What’s In It For Them ?


When I think about the staggering amount of $50 billion  Bernie Maddoff milked from his clients with his Ponzi style investment scam,  I’ve always wondered – why has this scam gone on unnoticed for so long ? Where was the breakdown ?  Barely a year ago, another scam artist, Lou Pearlman was sentenced to 25 years in prison for defrauding investors of some $300 million.  Pearlman , the creator of the famous Backstreet Boys and NSYNC boy bands enriched himself shamelessly with the millions the bands made from their records and endorsements while sharing them peanuts. The rip off was so bold and calculating that Pearlman made himself the 6th Backstreet Boy in the contract thereby making it difficult to trash him legally.  The presiding judge had offered a reduction of one month of his sentence for every million Pearlman returns to his investors. 

Isn’t it about time for the justice system to impose the death sentence on these kind of monsters who shatter people’s lives by defrauding them of their lifetime savings ? Aye ? Nay ?   I hate the thought of Maddoff sitting in his well appointed cell watching CNBC and browsing the net waiting for his time to croak.  Even if he is deemed not high risk or danger to society like a psychopath he should not be walking around free. He should be in the dungeon sleeping with rats to give his victims the feeling that he is being punished 😡

The Maddoff incident reminded me of a rule I read in the book The Rules of Wealth.  I thought that the author had some wisdom to impart to ordinary folk like myself with this rule .



  I don’t want you to be paranoid generally but it is OK to be paranoid when it comes to your money. There are a lot of sharks out there looking for easy pickings from the less awake amongst us. Watch out.

 Jeremy Paxman, the UK broadcaster, always interviews politicians with a basic underlying assumption that they are hiding something and he has to find out what and why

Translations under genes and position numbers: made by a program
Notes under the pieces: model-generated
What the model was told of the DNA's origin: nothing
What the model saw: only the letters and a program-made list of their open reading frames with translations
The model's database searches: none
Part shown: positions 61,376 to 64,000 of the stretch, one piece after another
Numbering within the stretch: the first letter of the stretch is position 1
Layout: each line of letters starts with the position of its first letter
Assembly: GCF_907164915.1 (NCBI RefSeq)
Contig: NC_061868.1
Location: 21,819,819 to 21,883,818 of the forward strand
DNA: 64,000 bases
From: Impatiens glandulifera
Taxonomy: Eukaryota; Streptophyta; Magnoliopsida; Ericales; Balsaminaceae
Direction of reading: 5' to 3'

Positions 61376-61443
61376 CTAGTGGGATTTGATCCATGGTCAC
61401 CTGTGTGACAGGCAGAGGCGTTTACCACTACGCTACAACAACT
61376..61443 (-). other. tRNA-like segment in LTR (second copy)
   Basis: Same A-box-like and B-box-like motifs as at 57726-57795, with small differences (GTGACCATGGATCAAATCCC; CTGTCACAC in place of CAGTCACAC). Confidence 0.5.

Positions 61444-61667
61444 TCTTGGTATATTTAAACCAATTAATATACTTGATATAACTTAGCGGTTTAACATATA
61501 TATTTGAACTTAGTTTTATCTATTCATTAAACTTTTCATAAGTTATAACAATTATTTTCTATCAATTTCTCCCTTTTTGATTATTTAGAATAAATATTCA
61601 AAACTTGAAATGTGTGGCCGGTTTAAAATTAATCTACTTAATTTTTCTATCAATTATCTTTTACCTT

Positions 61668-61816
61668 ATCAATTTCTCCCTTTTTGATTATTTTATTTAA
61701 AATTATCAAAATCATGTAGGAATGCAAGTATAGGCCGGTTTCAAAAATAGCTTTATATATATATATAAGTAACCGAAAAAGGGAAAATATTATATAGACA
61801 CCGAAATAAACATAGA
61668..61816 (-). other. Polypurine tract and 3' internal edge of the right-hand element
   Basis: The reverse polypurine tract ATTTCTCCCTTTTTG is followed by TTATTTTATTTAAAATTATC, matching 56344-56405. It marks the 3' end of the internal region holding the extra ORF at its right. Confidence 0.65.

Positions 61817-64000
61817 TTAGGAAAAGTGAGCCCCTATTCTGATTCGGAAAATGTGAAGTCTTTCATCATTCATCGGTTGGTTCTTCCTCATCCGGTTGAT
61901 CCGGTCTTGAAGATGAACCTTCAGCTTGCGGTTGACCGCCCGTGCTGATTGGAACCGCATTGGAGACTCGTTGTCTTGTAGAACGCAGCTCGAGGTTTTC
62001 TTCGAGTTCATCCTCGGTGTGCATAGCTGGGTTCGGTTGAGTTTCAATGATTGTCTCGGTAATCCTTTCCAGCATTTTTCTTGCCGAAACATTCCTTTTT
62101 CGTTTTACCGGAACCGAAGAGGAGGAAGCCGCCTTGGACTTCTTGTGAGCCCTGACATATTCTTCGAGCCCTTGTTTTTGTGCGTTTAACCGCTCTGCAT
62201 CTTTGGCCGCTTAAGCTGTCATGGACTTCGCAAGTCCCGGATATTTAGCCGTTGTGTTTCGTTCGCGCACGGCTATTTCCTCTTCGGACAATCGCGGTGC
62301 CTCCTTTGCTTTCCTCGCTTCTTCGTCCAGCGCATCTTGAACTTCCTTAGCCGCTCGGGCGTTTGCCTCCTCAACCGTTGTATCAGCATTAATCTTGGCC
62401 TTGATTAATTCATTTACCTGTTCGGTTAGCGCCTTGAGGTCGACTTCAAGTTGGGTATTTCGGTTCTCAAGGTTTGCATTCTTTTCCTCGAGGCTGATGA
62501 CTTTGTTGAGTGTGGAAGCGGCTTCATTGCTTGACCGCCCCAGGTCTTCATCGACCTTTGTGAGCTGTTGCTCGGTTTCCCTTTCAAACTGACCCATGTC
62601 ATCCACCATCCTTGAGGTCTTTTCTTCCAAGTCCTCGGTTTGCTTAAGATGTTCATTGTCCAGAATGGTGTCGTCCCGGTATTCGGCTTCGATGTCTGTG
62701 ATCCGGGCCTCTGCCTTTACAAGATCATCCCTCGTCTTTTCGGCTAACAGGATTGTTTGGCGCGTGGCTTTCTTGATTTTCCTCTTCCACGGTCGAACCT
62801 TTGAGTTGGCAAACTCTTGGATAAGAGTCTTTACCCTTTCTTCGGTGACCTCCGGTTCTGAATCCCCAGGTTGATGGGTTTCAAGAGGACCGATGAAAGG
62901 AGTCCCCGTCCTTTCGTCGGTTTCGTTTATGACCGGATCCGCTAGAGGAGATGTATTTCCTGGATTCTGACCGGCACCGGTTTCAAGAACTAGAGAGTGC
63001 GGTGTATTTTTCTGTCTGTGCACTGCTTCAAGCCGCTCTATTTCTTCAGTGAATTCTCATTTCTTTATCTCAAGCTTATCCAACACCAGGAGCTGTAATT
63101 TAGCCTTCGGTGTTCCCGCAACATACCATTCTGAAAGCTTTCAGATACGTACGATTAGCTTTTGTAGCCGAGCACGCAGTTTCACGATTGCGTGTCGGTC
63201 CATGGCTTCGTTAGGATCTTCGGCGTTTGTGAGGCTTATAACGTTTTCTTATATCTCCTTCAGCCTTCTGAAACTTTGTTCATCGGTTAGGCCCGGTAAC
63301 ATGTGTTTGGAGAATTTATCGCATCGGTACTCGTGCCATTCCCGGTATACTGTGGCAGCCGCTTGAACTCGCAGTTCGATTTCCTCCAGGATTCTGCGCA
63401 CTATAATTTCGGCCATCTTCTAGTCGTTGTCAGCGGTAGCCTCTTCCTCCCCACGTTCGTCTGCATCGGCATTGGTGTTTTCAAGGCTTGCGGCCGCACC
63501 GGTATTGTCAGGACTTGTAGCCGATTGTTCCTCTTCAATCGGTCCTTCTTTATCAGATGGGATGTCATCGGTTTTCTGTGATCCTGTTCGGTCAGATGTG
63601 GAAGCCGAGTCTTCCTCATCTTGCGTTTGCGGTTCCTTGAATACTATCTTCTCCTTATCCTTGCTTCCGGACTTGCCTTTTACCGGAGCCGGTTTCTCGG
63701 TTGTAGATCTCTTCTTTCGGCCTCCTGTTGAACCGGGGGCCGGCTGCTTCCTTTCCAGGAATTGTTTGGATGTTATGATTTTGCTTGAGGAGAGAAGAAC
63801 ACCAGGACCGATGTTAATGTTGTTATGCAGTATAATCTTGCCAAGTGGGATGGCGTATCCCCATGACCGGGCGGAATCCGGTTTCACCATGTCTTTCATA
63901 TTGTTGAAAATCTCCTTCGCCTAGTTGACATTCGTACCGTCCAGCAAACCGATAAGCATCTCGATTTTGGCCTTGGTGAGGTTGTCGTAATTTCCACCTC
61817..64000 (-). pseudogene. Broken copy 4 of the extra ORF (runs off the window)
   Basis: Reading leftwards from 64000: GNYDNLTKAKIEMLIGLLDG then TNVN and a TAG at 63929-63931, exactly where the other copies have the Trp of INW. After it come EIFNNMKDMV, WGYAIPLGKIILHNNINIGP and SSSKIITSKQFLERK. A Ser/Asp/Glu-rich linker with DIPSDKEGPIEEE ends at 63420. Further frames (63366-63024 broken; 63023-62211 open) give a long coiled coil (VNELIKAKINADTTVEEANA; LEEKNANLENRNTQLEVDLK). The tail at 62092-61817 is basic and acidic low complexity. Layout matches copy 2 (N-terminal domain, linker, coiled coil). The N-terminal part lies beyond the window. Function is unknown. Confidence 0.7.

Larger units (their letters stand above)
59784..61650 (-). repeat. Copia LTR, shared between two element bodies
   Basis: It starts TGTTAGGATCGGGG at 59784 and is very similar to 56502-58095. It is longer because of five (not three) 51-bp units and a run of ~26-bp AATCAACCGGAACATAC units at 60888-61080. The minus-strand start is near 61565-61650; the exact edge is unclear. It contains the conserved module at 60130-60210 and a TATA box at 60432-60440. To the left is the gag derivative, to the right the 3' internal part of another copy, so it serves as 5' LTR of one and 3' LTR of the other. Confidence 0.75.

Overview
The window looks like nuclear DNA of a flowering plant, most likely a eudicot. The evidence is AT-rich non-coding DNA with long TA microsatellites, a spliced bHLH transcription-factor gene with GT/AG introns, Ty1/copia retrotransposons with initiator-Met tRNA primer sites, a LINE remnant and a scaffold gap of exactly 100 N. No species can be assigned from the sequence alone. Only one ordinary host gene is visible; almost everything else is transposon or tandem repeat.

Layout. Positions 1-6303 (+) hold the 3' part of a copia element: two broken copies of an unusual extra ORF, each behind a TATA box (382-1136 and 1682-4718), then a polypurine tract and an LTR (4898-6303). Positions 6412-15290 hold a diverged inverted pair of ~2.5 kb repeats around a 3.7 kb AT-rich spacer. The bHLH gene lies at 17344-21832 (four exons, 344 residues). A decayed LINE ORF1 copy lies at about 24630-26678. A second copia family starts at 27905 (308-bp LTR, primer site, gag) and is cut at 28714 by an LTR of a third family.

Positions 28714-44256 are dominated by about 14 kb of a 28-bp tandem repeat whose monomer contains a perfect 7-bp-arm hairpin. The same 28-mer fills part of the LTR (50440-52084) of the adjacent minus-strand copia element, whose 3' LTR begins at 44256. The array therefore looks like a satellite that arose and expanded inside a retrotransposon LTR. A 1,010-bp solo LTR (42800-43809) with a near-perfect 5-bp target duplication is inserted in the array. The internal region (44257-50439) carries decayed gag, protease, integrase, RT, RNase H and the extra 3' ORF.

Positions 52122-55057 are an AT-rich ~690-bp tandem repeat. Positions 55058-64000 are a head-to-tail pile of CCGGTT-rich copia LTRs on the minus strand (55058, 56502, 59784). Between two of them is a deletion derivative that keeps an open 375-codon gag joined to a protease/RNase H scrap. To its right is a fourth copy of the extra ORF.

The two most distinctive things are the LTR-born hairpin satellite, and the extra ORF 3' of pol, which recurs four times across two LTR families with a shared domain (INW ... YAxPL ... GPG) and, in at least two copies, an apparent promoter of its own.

Obviously we don’t want to go round believing everybody is out to get us, but there is a good technique here that we can adopt to question anyone :

  • Offering us a money-making proposition
  • Offering to “look after” our money
  • Looking to invest in our future or schemes
  • Offering us any financial advice
  • Offering to work for us
  • Offering us a partnership
  • Offering us products or services

You have to be suspicious of anyone and anything that could make inroads into your wealth. Be wary of anybody who:

  • Promises to help you get rich quick by short-cuts using tax loopholes or dubiously legal schemes
  • Uses the word “offshore”
  • Uses the letters MLM or pyramid selling
  • Claims to be incredibly wealth and is offering to share their secrets with you – the secret is they make money out of people like you!
  • Offers to increase your wealth by using the Internet
  • Asks for money upfront to seed investment, pay for promotional material or carry out a survey

And there are three things to always remember:

  • If it waddles like a duck and quacks like a duck then it is a duck and don’t let anyone tell you it isn’t
  • If it looks too good to be true it probably is
  • Not all that glitters is gold

Remember to keep asking “What’s in it for this person? “ Don’t trust anyone. Don’t give your money to anyone to look after for you. Check the small print of anything you sign. Be on your guard.


Folks like Maddoff and Pearlman undoubtedly had business savvy and charisma which made their job much easier. Even if we get sweet-talked by friends and well known people we must not trust easily. One time I had a couple of lunch meetings with a financial advisor who claims he works for a big bank. I wondered why he always wanted to meet at a coffee shop and granting that it was close to my office and he carried official business cards from his bank, I wasn’t too sure. On our third meeting, I asked that I meet him at his office and true enough he was completely legit. There was no way I was handing him anything at the coffee shop 😯


Continue reading